This has been a challenging budget for the state government, with COVID debt repayment front and centre.

Within this climate it’s a welcome relief most critical youth-focused service delivery is continuing, and increased taxes and levies are not targeted at young people. This means young Victorians experiencing disadvantage and marginalisation are not having to wear the costs of COVID debts.

Sadly some services were not refunded. We also didn’t see any money specifically tied to the roll out of the government’s youth strategy.

Unfortunately, this budget has no protection for renters or improvements for social housing, and there are some cuts to employment and energy concessions.

But there have been some positives.

The government has invested significantly in supporting self-determination for First Nations people.

We’re seeing support for health-led responses for people experiencing mental health crisis and alcohol and other drugs issues.

There’s also increased investment in activities to support better reach into rural and regional communities, such as strengthening support for teachers.

The budget includes an increase of 3.3% (When a budget is increased to account for inflation.indexation) to baseline community sector funding. This will provide some support for national wage increases; we are hopeful for continued support in line with the SCHADS stands for Social, Community, Home Care and Disability Services. The SCHADS Award lists the national wages for people who work in these services. At the start of every financial year, SCHADS is increased to account for inflation.SCHADS Award increase.

Find out more about how the budget affects you here.


Victorian households can again access the $250 Power Saving Bonus through the Victorian Energy Compare website  (from 24 March 2023 – 31 August 2023).

While we welcome any measure to reduce cost-of-living pressure, this will provide little relief for young people facing rising rents and utility expenses and other cost-of-living stresses. With nothing for renters in the budget, there’s a missed opportunity to support young renters access safe, affordable and secure housing.

Housing and homelessness

We know young people leaving When young people are unable to live with family or other carers, they will live in residential care housing with youth workers. This is also known as 'out of home care'.residential care are at a high risk of homelessness.1 In this budget the government has recognised the particular vulnerabilities of these young people with $32.6m over four years to deliver a A model where a person can access permanent housing without having to be connected to a service first. They can also access support services, but it isn't a condition for keeping their house.Housing First approach for young care leavers. This funding will provide young care leavers with the flexible wraparound support they require.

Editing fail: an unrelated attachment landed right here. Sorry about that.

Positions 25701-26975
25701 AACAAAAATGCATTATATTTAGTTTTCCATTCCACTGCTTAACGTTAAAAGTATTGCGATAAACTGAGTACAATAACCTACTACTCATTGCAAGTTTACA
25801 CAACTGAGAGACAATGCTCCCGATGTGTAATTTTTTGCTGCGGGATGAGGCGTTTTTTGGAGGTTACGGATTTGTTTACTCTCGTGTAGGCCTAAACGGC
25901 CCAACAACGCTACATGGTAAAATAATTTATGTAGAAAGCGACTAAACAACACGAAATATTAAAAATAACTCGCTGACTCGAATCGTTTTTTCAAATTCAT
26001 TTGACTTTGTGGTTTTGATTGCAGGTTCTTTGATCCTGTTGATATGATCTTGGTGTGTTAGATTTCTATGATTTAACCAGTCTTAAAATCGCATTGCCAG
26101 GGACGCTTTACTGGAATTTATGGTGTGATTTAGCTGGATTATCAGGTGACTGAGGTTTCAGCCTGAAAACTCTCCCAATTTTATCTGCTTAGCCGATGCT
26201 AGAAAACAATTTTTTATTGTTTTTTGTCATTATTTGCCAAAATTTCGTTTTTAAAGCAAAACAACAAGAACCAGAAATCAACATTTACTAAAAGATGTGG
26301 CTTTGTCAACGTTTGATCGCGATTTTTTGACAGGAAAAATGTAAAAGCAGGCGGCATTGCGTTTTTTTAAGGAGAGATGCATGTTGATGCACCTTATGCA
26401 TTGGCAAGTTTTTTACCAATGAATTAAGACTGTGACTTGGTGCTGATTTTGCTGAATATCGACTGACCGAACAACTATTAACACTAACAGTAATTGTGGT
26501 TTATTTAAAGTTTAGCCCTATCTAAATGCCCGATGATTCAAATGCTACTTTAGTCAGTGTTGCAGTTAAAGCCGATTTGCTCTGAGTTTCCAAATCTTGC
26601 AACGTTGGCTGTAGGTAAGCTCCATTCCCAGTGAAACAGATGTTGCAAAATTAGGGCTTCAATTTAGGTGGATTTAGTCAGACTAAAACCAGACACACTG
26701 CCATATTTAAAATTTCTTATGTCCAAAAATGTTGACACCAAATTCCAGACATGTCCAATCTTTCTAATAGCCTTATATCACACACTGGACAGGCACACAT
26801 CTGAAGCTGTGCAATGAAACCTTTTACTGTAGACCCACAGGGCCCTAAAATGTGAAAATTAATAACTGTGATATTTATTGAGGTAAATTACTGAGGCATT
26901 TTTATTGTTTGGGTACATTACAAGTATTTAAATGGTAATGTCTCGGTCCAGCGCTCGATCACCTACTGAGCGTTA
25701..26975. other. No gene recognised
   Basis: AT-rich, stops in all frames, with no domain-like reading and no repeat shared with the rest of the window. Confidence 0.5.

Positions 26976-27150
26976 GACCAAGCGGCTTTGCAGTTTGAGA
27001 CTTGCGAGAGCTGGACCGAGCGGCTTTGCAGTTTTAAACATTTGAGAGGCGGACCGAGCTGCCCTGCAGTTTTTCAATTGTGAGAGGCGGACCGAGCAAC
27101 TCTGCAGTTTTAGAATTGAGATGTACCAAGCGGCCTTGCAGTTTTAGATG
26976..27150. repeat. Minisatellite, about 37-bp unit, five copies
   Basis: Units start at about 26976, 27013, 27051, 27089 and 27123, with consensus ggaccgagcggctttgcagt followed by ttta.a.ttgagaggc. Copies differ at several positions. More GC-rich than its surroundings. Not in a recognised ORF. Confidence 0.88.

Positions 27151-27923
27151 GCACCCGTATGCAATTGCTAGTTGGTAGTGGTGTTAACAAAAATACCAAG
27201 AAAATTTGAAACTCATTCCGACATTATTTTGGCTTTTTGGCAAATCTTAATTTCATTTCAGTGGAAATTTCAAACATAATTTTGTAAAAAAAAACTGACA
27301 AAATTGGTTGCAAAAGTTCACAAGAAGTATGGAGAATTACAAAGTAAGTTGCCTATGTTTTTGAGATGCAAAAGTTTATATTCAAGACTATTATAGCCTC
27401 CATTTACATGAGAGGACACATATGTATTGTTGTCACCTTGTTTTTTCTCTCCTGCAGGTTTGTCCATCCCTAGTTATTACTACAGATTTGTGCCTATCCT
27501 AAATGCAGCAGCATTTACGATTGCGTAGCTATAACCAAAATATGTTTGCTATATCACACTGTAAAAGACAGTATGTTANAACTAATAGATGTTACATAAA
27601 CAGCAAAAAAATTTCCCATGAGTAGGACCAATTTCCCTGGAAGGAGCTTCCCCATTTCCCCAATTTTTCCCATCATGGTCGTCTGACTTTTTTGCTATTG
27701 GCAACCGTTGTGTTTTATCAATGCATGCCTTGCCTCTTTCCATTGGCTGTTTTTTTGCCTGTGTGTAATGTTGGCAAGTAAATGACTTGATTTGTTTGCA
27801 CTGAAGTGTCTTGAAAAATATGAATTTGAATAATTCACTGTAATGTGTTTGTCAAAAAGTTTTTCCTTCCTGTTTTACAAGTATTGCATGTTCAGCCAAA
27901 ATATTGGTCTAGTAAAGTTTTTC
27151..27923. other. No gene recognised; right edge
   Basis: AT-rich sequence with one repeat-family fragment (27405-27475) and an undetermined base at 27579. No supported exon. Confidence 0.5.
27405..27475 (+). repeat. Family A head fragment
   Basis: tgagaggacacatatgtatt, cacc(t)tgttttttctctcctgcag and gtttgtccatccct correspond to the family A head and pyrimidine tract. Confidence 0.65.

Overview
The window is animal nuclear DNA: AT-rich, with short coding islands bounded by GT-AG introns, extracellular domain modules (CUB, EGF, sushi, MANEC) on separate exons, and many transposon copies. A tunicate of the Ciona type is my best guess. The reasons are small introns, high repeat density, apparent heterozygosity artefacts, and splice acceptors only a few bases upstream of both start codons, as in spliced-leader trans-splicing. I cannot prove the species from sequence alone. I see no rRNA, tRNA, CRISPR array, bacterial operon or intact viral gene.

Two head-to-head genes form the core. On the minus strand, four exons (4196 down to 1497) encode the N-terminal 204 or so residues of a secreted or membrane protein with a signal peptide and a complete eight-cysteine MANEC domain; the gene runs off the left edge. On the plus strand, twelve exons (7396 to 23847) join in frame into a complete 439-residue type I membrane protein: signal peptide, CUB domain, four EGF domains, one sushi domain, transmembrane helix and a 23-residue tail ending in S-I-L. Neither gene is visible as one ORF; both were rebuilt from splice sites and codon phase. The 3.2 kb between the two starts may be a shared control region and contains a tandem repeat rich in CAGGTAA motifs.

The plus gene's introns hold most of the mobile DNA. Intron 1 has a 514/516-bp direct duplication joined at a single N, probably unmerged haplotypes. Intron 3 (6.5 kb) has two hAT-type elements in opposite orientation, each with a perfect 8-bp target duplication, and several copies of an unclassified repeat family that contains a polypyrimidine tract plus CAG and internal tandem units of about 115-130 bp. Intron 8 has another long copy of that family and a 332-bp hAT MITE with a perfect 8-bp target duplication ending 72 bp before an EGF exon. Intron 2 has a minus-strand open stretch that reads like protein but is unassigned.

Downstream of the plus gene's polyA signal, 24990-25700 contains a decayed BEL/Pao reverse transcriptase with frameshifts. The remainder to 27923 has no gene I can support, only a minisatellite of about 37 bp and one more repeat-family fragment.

Additional announcements include:

  • $26.5m over four years to support Victorian homelessness services.
  • $67.6m over four years for sustained solutions for Housing First to end rough sleeping.
  • $40.4m over four years for targeted housing and support to meet critical demand, with some allocation to youth specific homelessness support services – Village 21 Preston, Holmesglen Education First Youth Foyer, Kids Under Cover Studio and Homelessness Youth Dual Diagnosis Initiative programs.

The budget also announced:

  • $140.8m over four years for cooling public housing towers.

With a quarter of people experiencing homelessness in Victoria aged 12 to 24,2 we will continue to work with government to support further scaling up of what works.We will continue advocating for urgent investment in more social housing stock and the development of a Victorian Youth Homelessness Strategy.

Climate change

In a massive win for our natural environment the budget announced the transition out of native forest logging has been brought forward six years to 2024, with $200m announced to support the transition.

There’s been some additional investments in climate change:

  • $44.5m over two years to establish the State Electricity Commission to accelerate investment in renewable energy in partnership with industry, deliver benefits to households through lower energy bills, and assist in meeting Victoria’s renewable energy targets.
  • $16m over four years for Clean Energy Worker Training Centres for the emerging wind and hydrogen industries.